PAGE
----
Author Archives: Bill Haines

The meaning of Analects 2.21

Someone said to Confucius, “Master, why don’t you engage in government?” The Master said, “The Book of Documents says, ‘Filial! But be filial, and a friend to your brothers, thus contributing to government.’ Why then do that other kind of ‘engaging in government’?”

或謂孔子曰:「子奚不為政?」子曰:「《》云:『孝乎惟孝、友于兄弟,施於有政。』是亦為政,奚其為為政?」

I’ll suppose for the sake of argument that the reported exchange is authentic, and argue that it is not significant evidence of Confucius’ views.  Confucius is not aiming to communicate his views here.

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Is Analects 1.2 about family?

Here are some reasons to think that Youzi did not regard family as the root of humanity or of the Way.  (I used to think he did.)

Most of my argument focuses on defending a view held by Soothill, Leys, Chin, and maybe Lau and Slingerland: that by 弟 in Analects 1.2, Youzi meant elder-respect, a virtue commonly associated specifically with life outside the family.  It would follow that according to 1.2, only one of the two parts of the root of humanity is specifically a family virtue.  If 孝 and 弟 have something relevantly in common for Youzi, family isn’t it.

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Did Confucius think our virtues are contagious?

Did Confucius think that if one of us has general virtue, or some particular virtue such as courage or filial piety, that general or particular virtue will have a substantial tendency to spread directly to the people around her, even if she holds no government position?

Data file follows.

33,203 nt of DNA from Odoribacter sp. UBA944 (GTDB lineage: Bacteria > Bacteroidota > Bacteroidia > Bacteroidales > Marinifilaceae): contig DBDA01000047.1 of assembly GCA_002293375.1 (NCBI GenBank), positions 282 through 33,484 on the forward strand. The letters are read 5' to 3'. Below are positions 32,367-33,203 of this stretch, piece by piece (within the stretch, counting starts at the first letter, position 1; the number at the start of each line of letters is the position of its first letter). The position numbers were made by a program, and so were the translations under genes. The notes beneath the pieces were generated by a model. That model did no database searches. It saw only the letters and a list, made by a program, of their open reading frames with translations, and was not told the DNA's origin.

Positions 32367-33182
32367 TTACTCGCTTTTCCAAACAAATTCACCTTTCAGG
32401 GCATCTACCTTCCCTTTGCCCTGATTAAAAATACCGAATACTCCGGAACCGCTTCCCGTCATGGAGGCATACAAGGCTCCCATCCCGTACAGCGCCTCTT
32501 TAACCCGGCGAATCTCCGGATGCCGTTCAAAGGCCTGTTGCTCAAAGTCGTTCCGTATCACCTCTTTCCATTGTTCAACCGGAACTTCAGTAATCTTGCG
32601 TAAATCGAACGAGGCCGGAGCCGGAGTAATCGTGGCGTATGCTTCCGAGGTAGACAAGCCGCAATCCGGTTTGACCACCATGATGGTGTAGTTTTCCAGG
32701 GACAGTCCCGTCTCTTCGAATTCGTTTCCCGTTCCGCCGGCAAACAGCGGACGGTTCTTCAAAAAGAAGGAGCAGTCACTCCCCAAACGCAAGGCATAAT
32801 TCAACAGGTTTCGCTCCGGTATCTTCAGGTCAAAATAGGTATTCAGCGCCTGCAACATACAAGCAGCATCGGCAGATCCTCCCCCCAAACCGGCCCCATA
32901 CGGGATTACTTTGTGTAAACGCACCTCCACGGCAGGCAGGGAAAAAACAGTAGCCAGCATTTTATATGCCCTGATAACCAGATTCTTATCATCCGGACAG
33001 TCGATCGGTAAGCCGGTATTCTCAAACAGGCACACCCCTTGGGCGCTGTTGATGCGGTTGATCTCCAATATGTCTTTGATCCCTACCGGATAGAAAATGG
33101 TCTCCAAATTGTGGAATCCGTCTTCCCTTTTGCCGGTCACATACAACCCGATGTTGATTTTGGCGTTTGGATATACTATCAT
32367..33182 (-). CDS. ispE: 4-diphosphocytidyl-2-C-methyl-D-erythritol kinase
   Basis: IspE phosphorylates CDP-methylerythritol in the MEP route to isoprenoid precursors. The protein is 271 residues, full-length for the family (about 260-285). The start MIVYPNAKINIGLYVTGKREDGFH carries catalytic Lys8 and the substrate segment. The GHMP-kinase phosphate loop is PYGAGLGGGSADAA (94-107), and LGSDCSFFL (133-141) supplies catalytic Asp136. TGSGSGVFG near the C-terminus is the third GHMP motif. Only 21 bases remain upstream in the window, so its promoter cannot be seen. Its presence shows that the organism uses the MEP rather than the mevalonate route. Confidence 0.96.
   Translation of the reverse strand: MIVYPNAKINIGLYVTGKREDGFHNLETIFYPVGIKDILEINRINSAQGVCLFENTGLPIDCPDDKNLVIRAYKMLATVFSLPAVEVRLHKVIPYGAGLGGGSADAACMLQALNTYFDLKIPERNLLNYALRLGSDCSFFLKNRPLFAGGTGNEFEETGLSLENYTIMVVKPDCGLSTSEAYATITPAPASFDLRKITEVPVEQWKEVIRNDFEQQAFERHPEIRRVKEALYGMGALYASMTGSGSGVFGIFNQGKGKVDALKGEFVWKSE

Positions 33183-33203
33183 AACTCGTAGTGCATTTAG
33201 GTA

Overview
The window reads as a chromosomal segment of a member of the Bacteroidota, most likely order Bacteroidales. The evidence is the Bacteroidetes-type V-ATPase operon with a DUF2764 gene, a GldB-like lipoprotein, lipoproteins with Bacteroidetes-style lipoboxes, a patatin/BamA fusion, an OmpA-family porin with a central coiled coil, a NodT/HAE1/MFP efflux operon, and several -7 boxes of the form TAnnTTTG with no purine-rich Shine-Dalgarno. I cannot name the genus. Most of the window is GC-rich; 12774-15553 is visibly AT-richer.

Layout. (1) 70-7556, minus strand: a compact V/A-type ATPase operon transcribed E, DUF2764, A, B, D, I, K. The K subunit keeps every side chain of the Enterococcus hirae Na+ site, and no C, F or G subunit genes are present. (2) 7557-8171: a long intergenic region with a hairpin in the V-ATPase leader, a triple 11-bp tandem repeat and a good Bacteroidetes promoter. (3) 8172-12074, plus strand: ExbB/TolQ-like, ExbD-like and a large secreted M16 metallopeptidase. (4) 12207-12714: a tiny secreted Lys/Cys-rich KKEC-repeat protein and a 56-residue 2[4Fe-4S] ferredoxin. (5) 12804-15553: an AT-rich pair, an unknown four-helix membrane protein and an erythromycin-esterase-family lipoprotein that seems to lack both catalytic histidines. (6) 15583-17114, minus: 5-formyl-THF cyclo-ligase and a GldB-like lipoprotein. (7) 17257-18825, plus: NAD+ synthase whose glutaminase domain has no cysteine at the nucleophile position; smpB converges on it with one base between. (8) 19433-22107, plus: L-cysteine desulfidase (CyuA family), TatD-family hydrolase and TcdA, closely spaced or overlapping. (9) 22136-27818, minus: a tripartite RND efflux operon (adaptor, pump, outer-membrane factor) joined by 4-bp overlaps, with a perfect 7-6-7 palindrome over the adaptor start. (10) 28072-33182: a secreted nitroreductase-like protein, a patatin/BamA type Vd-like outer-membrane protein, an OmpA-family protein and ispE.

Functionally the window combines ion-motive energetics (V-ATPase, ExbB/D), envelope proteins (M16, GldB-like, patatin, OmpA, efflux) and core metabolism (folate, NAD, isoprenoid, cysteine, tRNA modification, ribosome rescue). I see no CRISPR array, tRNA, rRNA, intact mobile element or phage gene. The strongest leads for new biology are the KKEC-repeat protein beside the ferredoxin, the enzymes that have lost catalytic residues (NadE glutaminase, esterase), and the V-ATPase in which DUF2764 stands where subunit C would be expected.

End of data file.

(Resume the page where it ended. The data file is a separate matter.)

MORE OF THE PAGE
Here I’ll survey Confucius’ statements in the Analects and conclude that the answer is No. Confucius probably did not hold that view.  (I gave the opposite reading in both my published papers on Chinese philosophy.)

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"When two go together"

This post proposes a book project, for anyone who wants it.

Two kinds of serious conversation

By “serious” conversations I mean conversations that work toward knowledge (at least for one party), or good decision (at least by one party), or designing something complex.

The serious conversations glimpsed in the Analects are mainly between a master and student. The Mencius is more concerned with how an adept should counsel a king. 1A7 looks like a handbook for that.

These two kinds of conversation get their shape and point from inequalities: unequal wisdom and unequal power. Between master and student, one side has the wisdom and the power. Between counselor and king, one side has the wisdom and the other has the power. The point of both conversations, as understood by all parties, is to transmit  some wisdom from the wiser party to the other — within constraints imposed by the powerful party, such as limited time.

One could do a study of these two forms of conversation in Confucian literature: the varieties of each and the guidance on how to do them well. That’s not my main proposal here.

Is it fair to say that when early Confucianism thought about serious conversation, these two are the main kinds it thought about?

Diomedean conversation

The Western tradition saliently values another kind of conversation, aiming more at discovering or creating than transmitting. Continue reading →